Sulaiman Al-Marzouq, deputy CEO for Kuwait at National Bank of Kuwait, speaks with Global Finance about the pandemic’s impact and how the bank plans to navigate the recovery.
Global Finance: Last year was a difficult one all around. How was it for NBK?
Sulaiman Al-Marzouq: Obviously very challenging! It was a great challenge globally, but more specifically for the Gulf Cooperation Council due to the economic implications of the pandemic and falling oil prices.
At the beginning of the crisis, our first focus at NBK was the safety of our employees and customers. We promptly activated our emergency plans. Our crisis management practices proved to be very effective, and I am extremely proud of our staff efforts. Our operations were never disrupted.
We also did a successful issuance of our subordinated Tier 2 bonds in US$300 million and in Kuwaiti dinars 150 million. The KD issue was a record amount and record subscription, which showed that investors, even during these challenging times, still feel safe investing in our bank.
It is equally important to highlight how our increased investments in IT infrastructure and digital transformation in recent years gave us more dynamic data and a proactive approach in understanding our customers and their needs. The bank’s digital channels proved to be effective and practical alternatives for branches.
The NBK Mobile Banking application emerged as the bank’s key digital channel, with the number of users increasing by 38% during 2020; whereas the number of mobile-based transactions increased by 51% compared to the previous year. Today, I can say we are coming out of the storm on solid ground; 2020 was an exceptionally challenging year, but NBK remained intact and well prepared for a better 2021.
GF: What does 2021 hold for NBK?
Al-Marzouq: As a bank, our key focus will be on continuing our digital journey to improve the effectiveness and efficiency of our operations. We are particularly looking forward to start realizing the benefits of our investments in robotics. Our digital journey included an investment in RPA [robotic process automation] to introduce automation for manually intensive processes, reduce human error, provide a full audit trail of processes and facilitate cost reduction as well as potentially generate revenue. We might not see all the results in 2021, but we will hopefully benefit from some of these projects.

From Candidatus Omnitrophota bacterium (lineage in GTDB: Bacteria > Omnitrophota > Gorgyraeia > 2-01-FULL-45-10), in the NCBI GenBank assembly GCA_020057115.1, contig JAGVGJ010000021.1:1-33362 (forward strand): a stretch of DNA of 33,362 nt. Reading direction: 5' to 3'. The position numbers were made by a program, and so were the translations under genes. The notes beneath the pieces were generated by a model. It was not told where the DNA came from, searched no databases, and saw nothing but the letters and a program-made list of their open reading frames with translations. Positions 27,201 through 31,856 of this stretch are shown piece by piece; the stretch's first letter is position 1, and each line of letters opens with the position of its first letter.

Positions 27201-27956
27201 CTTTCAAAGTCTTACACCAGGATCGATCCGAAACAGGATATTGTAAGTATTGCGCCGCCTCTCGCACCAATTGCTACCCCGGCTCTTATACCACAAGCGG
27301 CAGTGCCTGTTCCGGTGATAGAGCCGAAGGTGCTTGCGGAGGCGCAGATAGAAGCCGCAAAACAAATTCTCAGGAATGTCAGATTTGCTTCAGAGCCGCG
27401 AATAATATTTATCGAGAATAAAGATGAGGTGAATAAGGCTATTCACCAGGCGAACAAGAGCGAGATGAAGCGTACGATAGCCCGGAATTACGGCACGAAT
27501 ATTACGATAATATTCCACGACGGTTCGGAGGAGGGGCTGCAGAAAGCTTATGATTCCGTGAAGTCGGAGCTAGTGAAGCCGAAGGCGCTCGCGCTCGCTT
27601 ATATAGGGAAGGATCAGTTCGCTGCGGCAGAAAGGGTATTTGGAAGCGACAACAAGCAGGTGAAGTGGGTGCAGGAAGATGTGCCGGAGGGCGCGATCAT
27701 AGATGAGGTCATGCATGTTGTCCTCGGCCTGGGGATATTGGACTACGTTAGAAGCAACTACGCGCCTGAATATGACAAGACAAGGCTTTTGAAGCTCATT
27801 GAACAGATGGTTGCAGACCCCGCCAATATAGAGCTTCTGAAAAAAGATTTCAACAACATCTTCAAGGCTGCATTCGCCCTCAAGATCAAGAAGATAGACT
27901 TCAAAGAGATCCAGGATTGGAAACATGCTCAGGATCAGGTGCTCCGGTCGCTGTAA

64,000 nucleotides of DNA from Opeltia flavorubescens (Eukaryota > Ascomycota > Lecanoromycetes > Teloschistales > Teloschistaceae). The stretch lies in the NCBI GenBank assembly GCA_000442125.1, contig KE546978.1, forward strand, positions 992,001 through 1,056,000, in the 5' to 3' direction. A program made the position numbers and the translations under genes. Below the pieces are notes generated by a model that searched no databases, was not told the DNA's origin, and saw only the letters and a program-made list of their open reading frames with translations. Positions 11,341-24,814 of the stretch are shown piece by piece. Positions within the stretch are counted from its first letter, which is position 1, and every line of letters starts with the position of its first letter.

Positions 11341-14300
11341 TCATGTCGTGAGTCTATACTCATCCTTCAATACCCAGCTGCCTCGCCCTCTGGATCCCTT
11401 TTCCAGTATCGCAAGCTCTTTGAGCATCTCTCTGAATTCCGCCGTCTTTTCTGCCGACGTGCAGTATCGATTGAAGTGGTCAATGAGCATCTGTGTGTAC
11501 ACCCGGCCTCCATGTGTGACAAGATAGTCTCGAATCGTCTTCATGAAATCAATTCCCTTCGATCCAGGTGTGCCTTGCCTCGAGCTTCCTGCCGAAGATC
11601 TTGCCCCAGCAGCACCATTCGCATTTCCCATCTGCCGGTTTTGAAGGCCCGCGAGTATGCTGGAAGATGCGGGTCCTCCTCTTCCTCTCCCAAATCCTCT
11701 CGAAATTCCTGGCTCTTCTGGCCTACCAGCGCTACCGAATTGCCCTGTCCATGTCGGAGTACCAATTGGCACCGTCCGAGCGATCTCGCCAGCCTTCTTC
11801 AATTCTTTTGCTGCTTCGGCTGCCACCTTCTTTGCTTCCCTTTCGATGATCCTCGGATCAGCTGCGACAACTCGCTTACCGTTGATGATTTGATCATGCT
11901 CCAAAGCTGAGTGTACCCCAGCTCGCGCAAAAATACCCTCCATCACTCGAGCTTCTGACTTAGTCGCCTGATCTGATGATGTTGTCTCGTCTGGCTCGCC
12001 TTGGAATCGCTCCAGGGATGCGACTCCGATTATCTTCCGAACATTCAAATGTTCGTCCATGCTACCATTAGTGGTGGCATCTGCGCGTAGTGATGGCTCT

At the same time, we are hopeful the Kuwaiti economy will recover, and we hope the government will resume its capital expenditure plans. NBK being the biggest bank in Kuwait, we could take the lion’s share of the business and benefit especially from trade and infrastructure finance opportunities.
GF: How do you evaluate Kuwait’s response to the Covid-19 crisis?
Al-Marzouq: Kuwait was one of the first countries to react swiftly and aggressively. The authorities applied various measures to limit virus spread, with partial and complete lockdowns.
On the macroeconomic side, the policy response focused mostly on ensuring the supply of credit and easing pressure on affected sectors. From a banking sector perspective, the conservative approach and measures adopted by the Central Bank of Kuwait over the past years made the sector more solid, making it one of the pillars of recovery from this crisis.
The banking sector, and NBK in particular as market leader, faced the emerging challenges and the fallout from the pandemic from a position of strength, exhibiting very solid buffers in terms of liquidity, capitalization and asset quality.
GF: Where do you see opportunity for NBK to grow?
Al-Marzouq: Obviously, in digital banking. We are leading the digital transformation in Kuwait and will continue to push the innovation agenda. On another front, we are putting priority on diversification, with Islamic banking both inside and outside Kuwait via Boubyan Bank [of which NBK is the majority shareholder] as well as through investment-banking opportunities in the region via our investment-banking arm, NBK Capital.
Finally, growth in our key markets outside Kuwait is essential. We will continue developing retail banking in Egypt, where we see huge opportunities and where much more can be done. We will also grow wealth management in Saudi Arabia. The focus will always be on the region, but we monitor where we can add value and complement our existing business—with our presence in Singapore and China, for instance.